Wednesday, February 25, 2015

The ultimate sacrilege -- censoring Shakespeare

Wolf Hall star Mark Rylance claims he has to edit Shakespeare plays to remove 'antisemitic' lines.

The British actor and former artistic director at the Globe Theatre in London said he feels compelled to cut certain parts which have taken on more 'resonance' since the Holocaust.

Rylance, who plays Thomas Cromwell in the hit BBC drama, was speaking at the Globe where he unveiled a copy of Shakespeare's first folio - recently found in France.

'From what I know of talking to scholars, our own practices are not different from what they did at the time.

'If you went out and played in a puritan town in the north of England, you took out some of the things that were going to offend those people.'

Professor John Jowett of The Shakespeare Institute at the University of Birmingham said: 'Anti-Semitism is a fact of the early modern culture in which Shakespeare lived, worked, and thought, and he was not exempt from it.

'Critics have often remarked on his sensitive and to some extent sympathetic presentation of Shylock, but there is always an element of special pleading.

Shylock is a Jewish moneylender


This is ridiculous.  There is a famous scene in "The Merchant of Venice" (Act 3 scene 1) which is widely held to be a plea by Shakespeare for Jews to be treated equally:

"Hath not a Jew eyes? Hath not a Jew hands, organs, dimensions, senses, affections, passions; fed with the same food, hurt with the same weapons, subject to the same diseases, heal'd by the same means, warm'd and cool'd by the same winter and summer, as a Christian is? If you prick us, do we not bleed? If you tickle us, do we not laugh? If you poison us, do we not die? And if you wrong us, do we not revenge? If we are like you in the  rest, we will resemble you in that".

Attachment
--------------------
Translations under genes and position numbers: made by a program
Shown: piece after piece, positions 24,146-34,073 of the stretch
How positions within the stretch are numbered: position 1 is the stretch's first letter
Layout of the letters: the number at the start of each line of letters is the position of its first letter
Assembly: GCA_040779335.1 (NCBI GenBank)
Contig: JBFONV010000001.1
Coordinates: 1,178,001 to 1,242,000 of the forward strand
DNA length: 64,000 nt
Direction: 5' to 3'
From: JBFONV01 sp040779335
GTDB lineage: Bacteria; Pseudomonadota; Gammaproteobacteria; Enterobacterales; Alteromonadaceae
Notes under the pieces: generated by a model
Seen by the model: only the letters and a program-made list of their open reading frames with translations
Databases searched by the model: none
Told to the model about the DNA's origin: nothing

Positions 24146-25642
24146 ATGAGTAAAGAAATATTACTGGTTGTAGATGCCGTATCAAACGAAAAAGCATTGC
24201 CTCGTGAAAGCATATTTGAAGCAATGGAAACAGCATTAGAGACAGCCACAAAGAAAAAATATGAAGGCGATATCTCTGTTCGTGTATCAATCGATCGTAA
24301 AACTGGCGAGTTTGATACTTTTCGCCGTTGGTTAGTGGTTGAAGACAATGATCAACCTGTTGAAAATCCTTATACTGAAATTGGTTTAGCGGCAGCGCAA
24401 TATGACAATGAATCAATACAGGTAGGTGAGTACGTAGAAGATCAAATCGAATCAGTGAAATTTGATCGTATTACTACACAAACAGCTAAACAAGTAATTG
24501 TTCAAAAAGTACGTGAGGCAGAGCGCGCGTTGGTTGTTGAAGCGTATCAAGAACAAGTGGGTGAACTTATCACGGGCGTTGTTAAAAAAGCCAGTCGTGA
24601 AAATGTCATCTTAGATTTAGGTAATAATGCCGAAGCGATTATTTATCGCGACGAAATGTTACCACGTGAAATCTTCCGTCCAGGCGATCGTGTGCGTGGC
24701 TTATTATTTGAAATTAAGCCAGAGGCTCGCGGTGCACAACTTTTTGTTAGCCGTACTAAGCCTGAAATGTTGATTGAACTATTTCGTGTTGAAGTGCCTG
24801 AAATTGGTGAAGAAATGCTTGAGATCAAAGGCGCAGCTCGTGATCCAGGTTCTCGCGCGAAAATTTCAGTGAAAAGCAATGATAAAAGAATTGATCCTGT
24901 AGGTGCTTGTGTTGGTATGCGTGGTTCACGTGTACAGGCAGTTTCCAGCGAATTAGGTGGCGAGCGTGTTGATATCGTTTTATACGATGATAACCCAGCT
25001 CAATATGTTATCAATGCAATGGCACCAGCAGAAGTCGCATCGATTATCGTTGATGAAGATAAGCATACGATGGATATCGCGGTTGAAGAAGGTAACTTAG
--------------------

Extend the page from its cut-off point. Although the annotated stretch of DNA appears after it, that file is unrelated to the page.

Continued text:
Anonymous said...

Shakespeare's writings are not sacred; it is not sacrilege to make some small changes due to sensitivities.

Anonymous said...

Anon 12:59 is a perfect example of the PC sheep. Let's just take the "offensive" parts out of all writings, eh? Your definition of offensive, of course.

Anonymous said...

The problem isn't editing the play, since almost any production Shakespeare or otherwise edits plays to fit the staging or time available. Hamlet is almost never staged in it's entirety since it would last well over four hours. The problem is that people are so hypersensitive over anything, that the delicate flowers wilt at the slightest offense. Plays are a reflection of the times, as stated by Hamlet himself, and editing them to avoid certain topics is akin to editing history.

Anonymous said...

Anon 12:59, history is not sacred, it is not sacrilege to make small changes due to sensitivities.

Anonymous said...

If any editing is done, it should be made CLEAR beforehand, AND the reason.

Bird of Paradise said...

Another little panietard afraid of offending someone. IDIOT

Anonymous said...

Anonymous 3:13, surely you jest. History is a set of facts about the past. Changing bits of a play here and there, as Anonymous 1:29 pointed out isn't the problem. Changing history to suit "the times" is unacceptable.

Anonymous said...

11:17 "History" alleges to be about (true) facts, but is often just interpretation or hearsay (and often biased or at least angled, whether or not because of some genuine constraints).

Go Away Bird said...


Anonymous said...

Why shall we kill all the lawyers? Because the laws are made by lawyers, the law is litigated by lawyers and the law is judged by lawyers. All in the interest of profit for the lawyers. In other works folks, the system is not corrupted by a few bad apples, it is rather corrupt at its very core.